http://store.altenergystore.com/Solar-Panels/100-to-149-Watts-Solar-Panels/Kyocera-KC130TM-130W-12V-Solar-Panel-w-J-Box/p2403/

Inverter:
I'm not sure why, but the Samlex is half the price and more Watts than the Exeltech.

http://store.altenergystore.com/Inverters/Off-Grid-No-Utility-Needs-Batteries/10-to-299-Watts/Samlex-150W-12V-Pure-Sine-Wave-Inverter/p1043/

-or-

http://store.altenergystore.com/Inverters/Off-Grid-No-Utility-Needs-Batteries/10-to-299-Watts/Exeltech-125W-XP-125-12-12V-Inverter/p528/

Charge controller:
http://store.altenergystore.com/Charge-Controllers/Solar-Charge-Controllers/Pwm-Type-Solar-Charge-Contollers/Go-Power-Solar-Charge-Controllers-Pwm/Go-Power-Solar-Charger-with-Digital-Amp-Meter/p4477/

220 Posts
Dec 30, 2008 05:40 pm
Re: newbie, example first system review

hi brian,

it looks like you are serious about going ahead with the system plans. much of your design is going to depend on the pv module location. that is.. the wire distance from the array to the controller. lets say for example your barn is orientated with its four corners north, south, east and west
and we can mount that module on the south corner at the proper angle and obtain a full solar window all year long there (see fig.3-5 and 3-7 pages 33 thru 36 of pdim) high enough so that we avoid head damage. and have our charge control setup inside that corner of the building only ten feet away. or a more conventional roof top mounting with the controller 50 feet away. lets look at those wire run examples for 10 feet vs 50 feet in this example. (see table 9-5 pg 97)when we look at the voltage (%2) drop tables for 8amps at 12vdc we see we are good for 12 feet with #10awg and need #4awg for 49 feet. thats not too bad, but lets say next year we would like to add on and max out that 25amp controller. we can do that no problem with #6awg at ten feet but would need no less than #2/0 awg cable for that 50 foot run! so brian, i ask.. how does your site survey look?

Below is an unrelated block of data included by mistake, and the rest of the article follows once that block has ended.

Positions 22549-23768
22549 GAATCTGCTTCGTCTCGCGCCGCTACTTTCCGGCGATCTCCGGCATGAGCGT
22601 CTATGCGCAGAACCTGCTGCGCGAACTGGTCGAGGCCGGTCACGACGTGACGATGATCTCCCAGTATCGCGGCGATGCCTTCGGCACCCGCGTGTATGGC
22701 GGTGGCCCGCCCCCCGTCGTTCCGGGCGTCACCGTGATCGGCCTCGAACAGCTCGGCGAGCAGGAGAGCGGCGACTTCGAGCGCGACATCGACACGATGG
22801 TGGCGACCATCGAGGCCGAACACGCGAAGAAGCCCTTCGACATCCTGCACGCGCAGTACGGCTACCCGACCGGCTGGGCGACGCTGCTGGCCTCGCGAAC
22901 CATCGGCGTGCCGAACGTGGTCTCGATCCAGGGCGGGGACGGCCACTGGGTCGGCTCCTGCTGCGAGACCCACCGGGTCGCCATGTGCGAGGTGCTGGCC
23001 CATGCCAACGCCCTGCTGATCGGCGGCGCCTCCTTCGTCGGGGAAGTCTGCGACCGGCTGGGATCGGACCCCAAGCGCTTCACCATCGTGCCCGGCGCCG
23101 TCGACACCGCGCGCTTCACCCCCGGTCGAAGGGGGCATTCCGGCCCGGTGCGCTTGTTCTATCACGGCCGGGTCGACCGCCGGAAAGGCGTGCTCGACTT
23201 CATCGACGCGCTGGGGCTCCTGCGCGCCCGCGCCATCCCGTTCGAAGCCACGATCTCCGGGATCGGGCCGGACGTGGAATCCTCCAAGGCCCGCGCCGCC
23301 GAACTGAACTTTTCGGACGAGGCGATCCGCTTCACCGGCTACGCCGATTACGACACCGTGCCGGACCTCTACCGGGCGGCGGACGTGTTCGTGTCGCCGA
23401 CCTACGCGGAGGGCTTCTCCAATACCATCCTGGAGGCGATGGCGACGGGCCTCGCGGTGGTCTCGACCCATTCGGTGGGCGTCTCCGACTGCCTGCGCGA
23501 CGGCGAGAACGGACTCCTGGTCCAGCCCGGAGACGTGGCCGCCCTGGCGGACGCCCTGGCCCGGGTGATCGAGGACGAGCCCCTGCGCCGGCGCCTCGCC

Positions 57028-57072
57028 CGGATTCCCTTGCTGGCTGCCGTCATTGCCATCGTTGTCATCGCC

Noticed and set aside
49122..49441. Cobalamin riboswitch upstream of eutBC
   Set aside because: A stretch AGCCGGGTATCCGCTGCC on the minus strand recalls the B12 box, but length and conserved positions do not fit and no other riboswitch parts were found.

depending on the above lets look at some of the components to build this system. first off that kyocera module. i love the new look of that d.blue line and i'm getting so i can spot them at 100 yards. never had my hands on one yet, but looks good and is a proven cell poly/multi. vs thin film. looks like this line should be around for a while. (i would double check when ordering) also has a friendly j box vs sometimes difficult techno wacko connectors. nice aluminum frame..not much to not like.

gotta go for now.. check out chapter 7 pages 73-82 and check out this link.
http://store.altenergystore.com/Charge-Controllers/Solar-Charge-Controllers/MPPT-Solar-Charge-Controllers/Blue-Sky-Solar-Charge-Controllers-MPPT/Blue-Sky-Solar-Boost-2512i-25A12V-3-Stage-Charg/p4618/

also consider,

http://store.altenergystore.com/Meters-Communications-Site-Analysis/Meters-Battery-Monitors/Ammeters-Voltmeters-Battery-Monitors/Bogart-Engineering-Tm-2020-Trimetric-Meter-Battery-Monitor/p254/

there may be some real big advantages to going with mppt with this setup.

more latter, dave

4 Posts
Dec 30, 2008 09:18 pm
Re: newbie, example first system review

Hi Brian,